Many task force members further agreed to participate in a meeting with the California Bureau of Home Furnishings in Sacramento. INDA staff provided an overview of nonwoven technologies during this meeting, and task force members described the FR properties of the products they offer.

FIT receives high marks from magazine

NEW YORK CITY — The Fashion Institute of Technology (FIT) earned high rankings from U.S. News and World Report in its 2003 edition of America’s Best Colleges.

For the second year in a row, FIT is the No. 1 Public Comprehensive College in the North.

“This ranking by such a prominent national publication is a real indication of the quality of education offered by FIT,” said college President Dr. Joyce F. Brown.

This year, an FIT student was named a Fulbright Scholar, the first in the college’s history and, in addition, the college received its first NEA grant to sponsor a national design competition for campus building expansion and renovation.

In other U.S. News rankings, FIT was also high on the lists. Comparing public and private institutions, FIT ranked eighth in Best Comprehensive Colleges in the North. The college was listed in the top 10 for highest graduation rate, greatest diversity of student body, largest population of international students, and graduates leaving college with the least amount of debt.

Fiscal notes

Week of October 7, 2002

Wellman updates earnings outlook

SHREWSBURY, NJ — Wellman, Inc. announced that its earnings for the third and fourth quarters are expected to be below current First Call analyst estimates of 31 cents and 29 cents per diluted share, respectively.

In addition, the company said it expects earnings to be lower than the 18 cents per diluted share reported in the first quarter of last year.

The usual summer holiday closings and higher raw material costs in the third quarter will result in lower earnings for Wellman’s fibers business compared to the second quarter, the company said. However, PET resins earnings for the third quarter were less than expected because of decreased margins resulting from higher raw material costs and continued selling price pressure, Wellman added.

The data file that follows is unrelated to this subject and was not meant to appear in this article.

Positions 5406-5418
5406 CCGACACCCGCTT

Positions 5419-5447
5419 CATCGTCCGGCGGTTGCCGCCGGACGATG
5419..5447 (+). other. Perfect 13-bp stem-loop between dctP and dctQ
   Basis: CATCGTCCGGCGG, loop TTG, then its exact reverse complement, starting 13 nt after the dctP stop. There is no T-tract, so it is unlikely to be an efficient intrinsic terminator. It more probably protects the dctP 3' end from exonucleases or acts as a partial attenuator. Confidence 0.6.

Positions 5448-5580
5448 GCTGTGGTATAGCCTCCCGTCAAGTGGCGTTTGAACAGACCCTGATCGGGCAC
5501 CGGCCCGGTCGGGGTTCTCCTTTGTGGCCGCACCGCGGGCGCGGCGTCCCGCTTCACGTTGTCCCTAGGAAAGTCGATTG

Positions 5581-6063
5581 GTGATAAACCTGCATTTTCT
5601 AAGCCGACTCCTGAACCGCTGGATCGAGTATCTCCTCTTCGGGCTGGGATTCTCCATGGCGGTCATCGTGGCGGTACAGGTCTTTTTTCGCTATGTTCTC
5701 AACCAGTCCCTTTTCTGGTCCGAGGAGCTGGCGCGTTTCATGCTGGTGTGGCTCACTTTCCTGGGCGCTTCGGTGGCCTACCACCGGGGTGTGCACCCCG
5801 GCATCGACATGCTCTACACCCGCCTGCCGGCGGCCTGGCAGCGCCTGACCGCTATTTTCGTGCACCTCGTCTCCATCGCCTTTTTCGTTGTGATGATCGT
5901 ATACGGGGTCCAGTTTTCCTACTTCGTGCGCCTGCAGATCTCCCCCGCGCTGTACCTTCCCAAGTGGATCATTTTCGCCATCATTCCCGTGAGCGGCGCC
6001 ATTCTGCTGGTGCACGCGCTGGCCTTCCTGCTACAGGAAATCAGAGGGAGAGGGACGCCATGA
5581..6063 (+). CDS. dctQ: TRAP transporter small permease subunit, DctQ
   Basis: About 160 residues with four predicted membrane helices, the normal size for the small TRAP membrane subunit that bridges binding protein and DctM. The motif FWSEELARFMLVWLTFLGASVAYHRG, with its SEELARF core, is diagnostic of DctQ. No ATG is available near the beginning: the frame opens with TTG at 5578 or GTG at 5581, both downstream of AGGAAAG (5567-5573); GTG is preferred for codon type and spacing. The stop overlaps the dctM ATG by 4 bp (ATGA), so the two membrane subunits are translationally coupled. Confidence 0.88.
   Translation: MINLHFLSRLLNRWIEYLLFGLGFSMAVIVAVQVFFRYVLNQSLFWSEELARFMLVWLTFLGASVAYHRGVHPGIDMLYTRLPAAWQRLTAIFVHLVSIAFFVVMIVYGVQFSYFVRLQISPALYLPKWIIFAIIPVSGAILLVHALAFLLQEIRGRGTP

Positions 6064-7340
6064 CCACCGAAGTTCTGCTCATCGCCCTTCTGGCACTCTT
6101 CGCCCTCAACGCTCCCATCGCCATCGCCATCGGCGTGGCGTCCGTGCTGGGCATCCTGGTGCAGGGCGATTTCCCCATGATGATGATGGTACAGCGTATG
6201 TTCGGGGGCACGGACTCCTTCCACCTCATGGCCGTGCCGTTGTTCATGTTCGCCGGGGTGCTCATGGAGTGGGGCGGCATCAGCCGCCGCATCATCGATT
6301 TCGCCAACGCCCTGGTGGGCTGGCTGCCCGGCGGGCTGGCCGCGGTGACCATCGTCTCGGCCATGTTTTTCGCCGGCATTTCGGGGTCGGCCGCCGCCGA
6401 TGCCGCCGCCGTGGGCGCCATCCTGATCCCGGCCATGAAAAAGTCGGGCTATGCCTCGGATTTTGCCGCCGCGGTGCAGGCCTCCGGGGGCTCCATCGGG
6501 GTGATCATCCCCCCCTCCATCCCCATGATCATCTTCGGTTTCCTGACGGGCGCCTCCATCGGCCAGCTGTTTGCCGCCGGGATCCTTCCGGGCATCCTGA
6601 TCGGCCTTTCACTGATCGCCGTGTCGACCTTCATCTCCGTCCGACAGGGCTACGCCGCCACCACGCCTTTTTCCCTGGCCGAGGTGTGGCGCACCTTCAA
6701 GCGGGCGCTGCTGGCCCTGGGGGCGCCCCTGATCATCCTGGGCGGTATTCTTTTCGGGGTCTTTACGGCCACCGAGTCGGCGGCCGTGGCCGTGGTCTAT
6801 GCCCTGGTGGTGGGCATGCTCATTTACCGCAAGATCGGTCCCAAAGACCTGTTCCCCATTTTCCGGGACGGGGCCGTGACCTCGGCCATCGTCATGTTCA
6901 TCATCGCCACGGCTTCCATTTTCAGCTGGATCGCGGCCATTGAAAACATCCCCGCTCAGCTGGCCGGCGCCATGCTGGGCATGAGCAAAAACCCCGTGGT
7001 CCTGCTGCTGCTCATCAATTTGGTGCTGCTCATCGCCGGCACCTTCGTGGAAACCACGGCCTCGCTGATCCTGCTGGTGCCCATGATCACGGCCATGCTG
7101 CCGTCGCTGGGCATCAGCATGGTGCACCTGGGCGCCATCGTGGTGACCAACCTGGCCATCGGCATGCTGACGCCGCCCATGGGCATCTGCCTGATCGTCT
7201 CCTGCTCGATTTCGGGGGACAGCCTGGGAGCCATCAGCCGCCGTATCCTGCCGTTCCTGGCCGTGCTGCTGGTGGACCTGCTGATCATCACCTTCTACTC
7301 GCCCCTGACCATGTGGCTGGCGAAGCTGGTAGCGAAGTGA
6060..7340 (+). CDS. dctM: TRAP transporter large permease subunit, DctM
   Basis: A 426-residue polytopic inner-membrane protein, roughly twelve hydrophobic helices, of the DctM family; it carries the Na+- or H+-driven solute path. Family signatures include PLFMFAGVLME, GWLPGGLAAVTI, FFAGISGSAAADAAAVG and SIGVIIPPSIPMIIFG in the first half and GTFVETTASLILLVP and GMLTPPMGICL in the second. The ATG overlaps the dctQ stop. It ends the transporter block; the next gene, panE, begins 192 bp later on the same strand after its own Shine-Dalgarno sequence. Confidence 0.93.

“We are disappointed that selling price pressure persists despite high capacity utilization in the domestic PET resins industry,” said Tom Duff, chairman and CEO. “Continued high-industry capacity utilization should lead to improved margins in future years.”

Mohawk Industries boosts guidance

CALHOUN, GA — Mohawk Industries boosted its guidance for the third and fourth quarters.

The floor coverings maker said it expects third-quarter earnings to increase by 12 percent to 15 percent from the prior year, the result of cost controls and lower interest expenses. Earnings were $1.05 a share during the same period last year.

Mohawk also said it anticipates that earnings in the fourth quarter will be 5 percent to 10 percent above the $1.11 a share it posted for the comparable quarter of 2001.

The company also said it expects sales growth to be slower than last quarter due to economic conditions, but above last year’s 3.5 percent on a pro forma basis.

Burlington receives extension for filing

GREENSBORO, NC — Burlington Industries, which is operating under Chapter 11 bankruptcy, has gained an extension of four months for its exclusive period it can file a reorganization plan.

With the extension, Burlington will remain the only party allowed to propose a Chapter 11 plan in its case through Jan. 31, 2003. The deadline had been Nov. 15.

Guilford Mills still preparing emergence

GREENSBORO, NC — As previously announced, following the satisfaction of various conditions, Guilford Mills, Inc. said it will emerge from bankruptcy on the effective date of its plan of reorganization.

The warp-knitting company, which filed for Chapter 11 bankruptcy earlier this year, and its senior lenders are in the process of finalizing loan and other documentation. The company said it expects to announced the effective date in the next few days.